Former Prime Minister Malcom Turnbull from the opposition Liberal Party welcomed the announcement of U.S. and UK submarines rotating through the country, but said Australia would have been better off to continue working with France to buy cheaper nuclear submarines that use low-enriched uranium, which cannot be used for weapons. Paris was taken by surprise with the AUKUS announcement in September 2021.

Australia, the United Kingdom, and the United States agreed that Australia would purchase at least three U.S. nuclear-powered submarines. 

Iran Agrees to Increase Nuclear Transparency

April 2023
By Kelsey Davenport

Iran and the International Atomic Energy Agency (IAEA) reached an agreement to increase agency monitoring over the country’s nuclear program, but the deal is unlikely to be sufficient to quell concerns about Tehran’s sensitive activities.

Rafael Mariano Grossi (L), director-general of the International Atomic Energy Agency (IAEA), and other IAEA officials address journalists in Vienna after meeting Iranian President Ebrahim Raisi, Iranian Foreign Minister Hossein Amirabdollahian and, Mohammad Eslami, Head of the Atomic Energy Organization of Iran (AEOI), during a two day visit to Tehran. (Photo by Dean Calma / IAEA)IAEA Director-General Rafael Mariano Grossi traveled to Tehran on March 3–4 to discuss agency concerns about safeguarding Iran’s nuclear program. In a March 4 statement, the IAEA and the Atomic Energy Organization of Iran (AEOI) announced that Tehran would “on a voluntary basis” allow the agency to “implement further appropriate verification and monitoring activities.”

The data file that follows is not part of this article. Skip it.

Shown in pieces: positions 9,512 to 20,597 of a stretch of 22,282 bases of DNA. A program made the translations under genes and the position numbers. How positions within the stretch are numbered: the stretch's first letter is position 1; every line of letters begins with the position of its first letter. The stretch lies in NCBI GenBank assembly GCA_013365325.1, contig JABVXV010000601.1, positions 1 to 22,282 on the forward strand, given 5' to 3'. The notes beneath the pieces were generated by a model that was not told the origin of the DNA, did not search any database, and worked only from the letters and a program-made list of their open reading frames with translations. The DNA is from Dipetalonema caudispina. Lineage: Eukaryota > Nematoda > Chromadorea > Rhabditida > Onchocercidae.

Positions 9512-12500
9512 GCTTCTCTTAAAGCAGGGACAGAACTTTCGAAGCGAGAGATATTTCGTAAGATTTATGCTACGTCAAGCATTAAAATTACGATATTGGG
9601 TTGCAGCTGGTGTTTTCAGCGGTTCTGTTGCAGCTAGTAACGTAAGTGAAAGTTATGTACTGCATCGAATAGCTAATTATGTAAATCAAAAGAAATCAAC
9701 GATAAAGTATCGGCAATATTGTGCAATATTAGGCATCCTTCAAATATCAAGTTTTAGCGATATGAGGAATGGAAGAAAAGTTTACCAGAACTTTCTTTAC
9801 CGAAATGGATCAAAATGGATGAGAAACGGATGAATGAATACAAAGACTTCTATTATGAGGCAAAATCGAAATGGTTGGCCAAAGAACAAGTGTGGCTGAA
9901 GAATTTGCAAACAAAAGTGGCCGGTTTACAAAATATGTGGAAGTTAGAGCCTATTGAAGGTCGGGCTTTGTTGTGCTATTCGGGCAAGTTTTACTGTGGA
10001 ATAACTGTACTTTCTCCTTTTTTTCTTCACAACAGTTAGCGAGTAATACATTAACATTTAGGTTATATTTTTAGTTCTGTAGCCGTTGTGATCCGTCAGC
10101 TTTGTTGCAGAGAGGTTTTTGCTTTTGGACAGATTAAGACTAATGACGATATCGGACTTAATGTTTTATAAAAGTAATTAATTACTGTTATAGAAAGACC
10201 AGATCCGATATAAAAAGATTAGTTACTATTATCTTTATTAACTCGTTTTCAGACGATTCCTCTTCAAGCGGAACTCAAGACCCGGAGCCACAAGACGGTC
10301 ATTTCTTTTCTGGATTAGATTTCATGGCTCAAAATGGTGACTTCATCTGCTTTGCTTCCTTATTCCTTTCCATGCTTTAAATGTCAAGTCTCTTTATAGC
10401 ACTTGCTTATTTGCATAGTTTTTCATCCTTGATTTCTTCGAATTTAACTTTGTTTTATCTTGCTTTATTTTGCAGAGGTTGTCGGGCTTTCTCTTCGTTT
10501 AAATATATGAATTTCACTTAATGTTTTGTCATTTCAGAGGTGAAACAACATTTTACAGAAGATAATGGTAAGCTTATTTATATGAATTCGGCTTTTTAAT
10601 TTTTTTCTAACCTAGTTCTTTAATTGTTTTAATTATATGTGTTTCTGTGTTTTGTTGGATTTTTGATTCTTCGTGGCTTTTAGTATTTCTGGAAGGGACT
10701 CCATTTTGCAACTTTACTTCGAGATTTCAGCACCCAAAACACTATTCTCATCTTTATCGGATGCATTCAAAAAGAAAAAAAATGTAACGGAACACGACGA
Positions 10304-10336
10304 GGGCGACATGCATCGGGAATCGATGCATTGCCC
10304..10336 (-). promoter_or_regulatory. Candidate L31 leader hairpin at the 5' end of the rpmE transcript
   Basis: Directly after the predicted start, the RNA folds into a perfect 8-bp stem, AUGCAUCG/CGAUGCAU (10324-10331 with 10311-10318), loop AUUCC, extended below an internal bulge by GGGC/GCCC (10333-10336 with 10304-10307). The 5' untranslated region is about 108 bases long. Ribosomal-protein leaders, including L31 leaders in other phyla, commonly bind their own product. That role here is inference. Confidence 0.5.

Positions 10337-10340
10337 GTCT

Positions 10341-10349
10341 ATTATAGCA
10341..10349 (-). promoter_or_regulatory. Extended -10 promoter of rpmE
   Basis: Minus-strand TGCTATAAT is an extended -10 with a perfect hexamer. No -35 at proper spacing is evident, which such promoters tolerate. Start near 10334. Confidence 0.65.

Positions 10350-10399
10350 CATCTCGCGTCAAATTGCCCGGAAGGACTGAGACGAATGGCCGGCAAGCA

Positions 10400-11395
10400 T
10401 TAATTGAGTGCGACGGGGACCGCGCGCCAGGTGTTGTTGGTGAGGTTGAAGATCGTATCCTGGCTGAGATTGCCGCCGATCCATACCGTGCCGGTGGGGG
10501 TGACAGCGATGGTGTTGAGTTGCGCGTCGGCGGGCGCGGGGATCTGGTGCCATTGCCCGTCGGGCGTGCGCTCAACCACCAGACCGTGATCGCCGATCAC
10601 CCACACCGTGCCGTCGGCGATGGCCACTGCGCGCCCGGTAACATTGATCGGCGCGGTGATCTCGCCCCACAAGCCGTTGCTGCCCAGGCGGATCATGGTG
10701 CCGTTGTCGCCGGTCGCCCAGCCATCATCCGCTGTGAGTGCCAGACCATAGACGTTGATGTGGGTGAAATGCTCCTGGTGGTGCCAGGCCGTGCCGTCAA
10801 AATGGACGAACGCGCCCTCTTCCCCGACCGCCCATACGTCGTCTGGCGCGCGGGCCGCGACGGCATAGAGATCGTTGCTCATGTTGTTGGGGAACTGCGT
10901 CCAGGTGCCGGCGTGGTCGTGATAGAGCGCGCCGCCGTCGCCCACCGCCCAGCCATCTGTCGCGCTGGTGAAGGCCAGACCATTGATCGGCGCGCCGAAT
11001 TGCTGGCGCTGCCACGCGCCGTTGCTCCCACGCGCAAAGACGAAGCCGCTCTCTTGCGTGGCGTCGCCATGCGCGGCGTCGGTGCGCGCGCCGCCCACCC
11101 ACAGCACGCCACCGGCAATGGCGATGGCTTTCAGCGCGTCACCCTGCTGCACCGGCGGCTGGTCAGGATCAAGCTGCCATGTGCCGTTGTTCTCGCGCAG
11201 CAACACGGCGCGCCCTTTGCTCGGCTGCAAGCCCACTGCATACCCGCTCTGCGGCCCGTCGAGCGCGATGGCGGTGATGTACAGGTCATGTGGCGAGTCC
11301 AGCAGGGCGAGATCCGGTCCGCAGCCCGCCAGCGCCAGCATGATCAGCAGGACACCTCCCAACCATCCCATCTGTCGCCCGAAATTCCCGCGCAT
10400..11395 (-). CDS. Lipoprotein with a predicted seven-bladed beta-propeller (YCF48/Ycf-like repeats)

U.S. State Department spokesman Ned Price said on March 6 that Iran must cooperate and take the agreed steps “without delay.”

Although Grossi has raised concerns for months about the implications of Iran’s decisions in 2021 and 2022 to reduce inspector access and transparency, recent events highlighted the risk posed by monitoring limitations. In January, IAEA inspectors at the Fordow uranium-enrichment facility determined that Iran was operating its two cascades of more efficient IR-6 centrifuges in a design that was significantly different from what was declared to the agency. The IAEA concluded in a Feb. 1 report that the reconfiguration of centrifuges should have been declared to that agency as required by the country’s safeguards agreement.